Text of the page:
Discipline and Remembrance

To a woodworker, the workbench is an altar. Here, we give our blessing to wood, pay debts, offer libations, make sacrifices, focus intent and energy. The pieces we make mostly move on out of our hands, into other people’s lives. The bench, with all its vices and imperfections, remains.

On Sunday afternoons, after all the household chores have been put aside, I give myself some time at the workbench with the Japanese planes. A piece of steel stuck into a block of wood, a Japanese plane is deceptively simple, and awesomely sophisticated. To the uninitiated (anyone who doesn’t know how to sharpen an edge tool, or why) a wooden plane is totally unimpressive. There are so many technologically advanced ways to refine and polish a piece of wood. Why bother with this archaic tool?

The obvious answer is that nothing has been invented yet that improves on perfection. Sort of like a Stradivarius violin, or fresh bread… you can’t improve on an archetype, it’s a part of culture. We can lose that culture, if we fail to nurture it. Discipline. Find something that matters, and do that thing… play the piece until you get it right, even if nobody ever hears.

The other reason is that Matthew’s last request to me was to “…take care of my Japanese planes.” Matthew Ross believed fervently that there were only two classes of humans… those who could sharpen and use edge tools stood above the rest. I would add that anyone who can put a piece of steel into a fire, hammer on it a bit, and produce a blade that holds an edge, is an alchemist. This is not something to be learned on Dungeons and Dragons. It requires discipline, hard work, a knowledge of metallurgy and physics that approaches the metaphysical. I have a few tools that Matthew forged. He was a master.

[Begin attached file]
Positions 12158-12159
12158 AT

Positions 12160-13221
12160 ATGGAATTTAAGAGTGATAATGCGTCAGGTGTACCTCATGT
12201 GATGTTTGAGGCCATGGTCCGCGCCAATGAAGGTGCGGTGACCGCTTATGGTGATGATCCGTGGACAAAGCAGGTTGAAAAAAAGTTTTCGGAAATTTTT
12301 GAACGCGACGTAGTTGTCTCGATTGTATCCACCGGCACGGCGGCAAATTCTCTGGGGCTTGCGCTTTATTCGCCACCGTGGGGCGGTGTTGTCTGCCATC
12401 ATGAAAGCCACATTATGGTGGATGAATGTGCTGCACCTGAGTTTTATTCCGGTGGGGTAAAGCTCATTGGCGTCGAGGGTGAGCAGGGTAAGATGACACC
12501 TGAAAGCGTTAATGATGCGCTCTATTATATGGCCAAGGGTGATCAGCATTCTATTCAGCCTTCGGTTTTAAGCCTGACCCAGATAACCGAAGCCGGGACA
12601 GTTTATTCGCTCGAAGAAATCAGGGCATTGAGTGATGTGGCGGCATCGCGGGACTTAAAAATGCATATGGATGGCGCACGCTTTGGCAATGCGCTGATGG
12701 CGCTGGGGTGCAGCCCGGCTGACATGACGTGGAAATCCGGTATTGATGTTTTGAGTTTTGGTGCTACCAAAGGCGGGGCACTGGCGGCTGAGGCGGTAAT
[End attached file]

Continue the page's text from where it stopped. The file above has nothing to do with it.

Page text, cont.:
With a few light taps from an impossibly tiny hammer, I begin taking shavings off a choice piece of wood. Not making anything in particular, just making shavings, checking that the piece is becoming straight and square, occasionally measuring the thickness of a shaving (.0015" is my best so far). When I’m not getting results, I take the blade out and sharpen on the water stones, concentrating on lapping the back as flat as possible, using finer and finer grits to polish. Sharpening is a meditation on approaching perfection.

Finally, I remove the blade, clean and oil it, and put the plane back in its box, a little better prepared for the next session. Then, I sweep up the shavings, put them in the wood stove, and kindle a fire.

“He [the blind man] said that most men in their lives were like the carpenter whose work went so slowly for the dullness of his tools that he hadn’t time to sharpen them.”

Cormac McCarthy, The Crossing (book two of The Border Trilogy)




Carpenter: woodcarver with a bent for typography, music, poetry, good design & living well in peace and harmony. Un-apologetically Southern; literate…

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michael langford

michael langford

Carpenter: woodcarver with a bent for typography, music, poetry, good design & living well in peace and harmony. Un-apologetically Southern; literate…

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